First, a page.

So, I was thrilled to learn that author Sarah Teske was writing a children’s book that would be a fun, yet educational, way to teach children more about positive training, shaping, and pet adoptions. In the book, a young boy named Brian learns many lessons from his newly adopted dog, Henry.
The manuscript for the book has been reviewed by both Dr. Julie Vargas (daughter of B.F. Skinner) and Dr. A. Charles Catania (author of the textbook “Learning”). And they both enjoyed reading the book!
I was thrilled to get to ask Sarah some questions about the book and her inspiration for the project.
Mary: What was your inspiration for this project?
Sarah: This is the second children’s book that I have written. I shared the idea for my first children’s book with Dr. A. Charles Catania at BABAT (an ABA conference in Western Massachusetts) two years ago. While he liked the idea for the first book, he challenged me to write a more behavior analytic book that focused on positive reinforcement. Last year with some butterflies in my stomach, I brought him the manuscript and he LOVED it. He and I have since then been corresponding about the project and he has been a huge supporter of the book.
Brian (the main character in the story) was named after behavior analyst Brian Iwata who I have had the pleasure of working with in my days at the New England Center for Children and also hearing speak at BABAT, who is incredibly intelligent, forward thinking, and humble. All of the wonderful qualities that I wanted to instill in my protagonist.
Mary: Can you tell me a bit more about yourself and your background with behavior analysis?
Sarah: I have been working with children with autism and other developmental disabilities for 15 1/2 years. I started my career in behavior analysis in my undergrad at UNH where I worked in the psychology lab working with animals. I was a double major in both Psychology and English with a heavy emphasis on creative writing. It only seems natural I would want to combine my passions.
Later, I went on to Northeastern University to get a Masters of Science in Applied Behavior Analysis. I also am a licensed BCBA (Board Certified Behavior Analyst) and hold a special ed. teacher certification. I currently work as a consultant for public schools working with children from early intervention through high school. I have recently collaborated with some other professionals in the field to create a supervision manual for supervising BCBA’s, which will be coming out next month.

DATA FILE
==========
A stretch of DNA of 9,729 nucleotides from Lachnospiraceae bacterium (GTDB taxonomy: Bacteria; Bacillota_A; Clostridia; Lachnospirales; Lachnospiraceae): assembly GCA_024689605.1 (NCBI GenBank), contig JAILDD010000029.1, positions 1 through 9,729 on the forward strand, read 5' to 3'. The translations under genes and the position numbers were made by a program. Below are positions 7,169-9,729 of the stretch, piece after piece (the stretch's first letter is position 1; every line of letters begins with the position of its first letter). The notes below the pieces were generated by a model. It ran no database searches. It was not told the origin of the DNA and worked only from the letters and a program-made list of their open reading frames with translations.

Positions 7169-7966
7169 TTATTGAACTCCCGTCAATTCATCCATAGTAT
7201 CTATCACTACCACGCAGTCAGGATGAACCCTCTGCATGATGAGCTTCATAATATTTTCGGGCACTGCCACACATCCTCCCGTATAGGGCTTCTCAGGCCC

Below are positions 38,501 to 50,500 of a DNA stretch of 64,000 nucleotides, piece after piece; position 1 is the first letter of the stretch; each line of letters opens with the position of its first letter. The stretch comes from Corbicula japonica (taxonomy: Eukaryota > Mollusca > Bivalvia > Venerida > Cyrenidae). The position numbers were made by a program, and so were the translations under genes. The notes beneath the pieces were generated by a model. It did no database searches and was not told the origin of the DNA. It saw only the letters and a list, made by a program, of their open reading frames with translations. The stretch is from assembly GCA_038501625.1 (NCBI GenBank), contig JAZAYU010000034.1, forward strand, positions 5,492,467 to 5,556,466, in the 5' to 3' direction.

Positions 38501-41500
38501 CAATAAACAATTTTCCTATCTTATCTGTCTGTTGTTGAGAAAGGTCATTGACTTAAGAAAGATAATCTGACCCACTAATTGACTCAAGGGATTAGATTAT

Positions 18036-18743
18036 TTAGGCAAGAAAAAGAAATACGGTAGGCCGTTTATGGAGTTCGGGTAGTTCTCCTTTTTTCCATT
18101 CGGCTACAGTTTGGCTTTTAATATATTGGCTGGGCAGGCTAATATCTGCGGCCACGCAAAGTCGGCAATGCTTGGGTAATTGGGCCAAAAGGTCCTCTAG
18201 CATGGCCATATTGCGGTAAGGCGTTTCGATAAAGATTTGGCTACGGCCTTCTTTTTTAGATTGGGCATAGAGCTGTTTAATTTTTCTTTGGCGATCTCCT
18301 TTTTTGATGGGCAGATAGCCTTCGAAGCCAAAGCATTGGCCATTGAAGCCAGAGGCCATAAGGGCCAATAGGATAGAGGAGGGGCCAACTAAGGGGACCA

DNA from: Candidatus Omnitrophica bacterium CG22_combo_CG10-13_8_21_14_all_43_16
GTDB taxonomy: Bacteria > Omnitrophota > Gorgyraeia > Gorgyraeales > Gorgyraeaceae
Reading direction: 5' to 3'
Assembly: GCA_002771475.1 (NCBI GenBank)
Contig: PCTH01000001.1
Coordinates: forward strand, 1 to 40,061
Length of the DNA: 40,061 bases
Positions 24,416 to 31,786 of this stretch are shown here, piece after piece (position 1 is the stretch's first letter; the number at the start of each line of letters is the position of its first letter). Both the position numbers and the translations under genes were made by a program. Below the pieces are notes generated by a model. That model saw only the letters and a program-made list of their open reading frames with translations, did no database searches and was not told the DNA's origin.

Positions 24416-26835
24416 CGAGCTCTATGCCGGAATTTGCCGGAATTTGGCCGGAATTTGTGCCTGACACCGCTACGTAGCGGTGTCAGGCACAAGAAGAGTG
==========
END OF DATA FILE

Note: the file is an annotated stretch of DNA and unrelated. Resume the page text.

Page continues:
Mary: Why do you think it is important for children to read stories about positive reinforcement and shaping?
Sarah: As an animal lover and a lover of children (I have two boys) I feel it is important to teach children about rewarding appropriate behavior rather than punishing. There are too many stories in the news about animal abuse/neglect and I feel that if kids can hear this message at an early age that it may also help shape their future behavior with their pets.
Mary: Was Henry inspired by a real dog?
Sarah: It has been years since we have had a dog in the home. At the moment with two little boys Rylan and Rohen (ages 3 and 12 weeks), working full time, and all of my professional activities, I would not have enough time to properly train a dog. Henry was actually the name of the albino rabbit I had in college that I had litter trained and leash trained. Henry used to often escort me on trips around campus and lounge on my back when I was studying on the UNH lawn.
Mary: What pets do you have?
Sarah: I currently have one cat named Christopurr Walken (you have to see his beautiful blue eyes to see the resemblance), a flock of chickens who are socialized and come when they are called, and tropical fish. I can’t imagine my life without pets and would love to have a dog again someday when things slow down a bit.
Mary: I hope you enjoyed this interview with Sarah Teske!
I am looking forward to reading “Oh No, Henry” when it is published. Please visit her KickStarter page to help support this project and share it with your friends!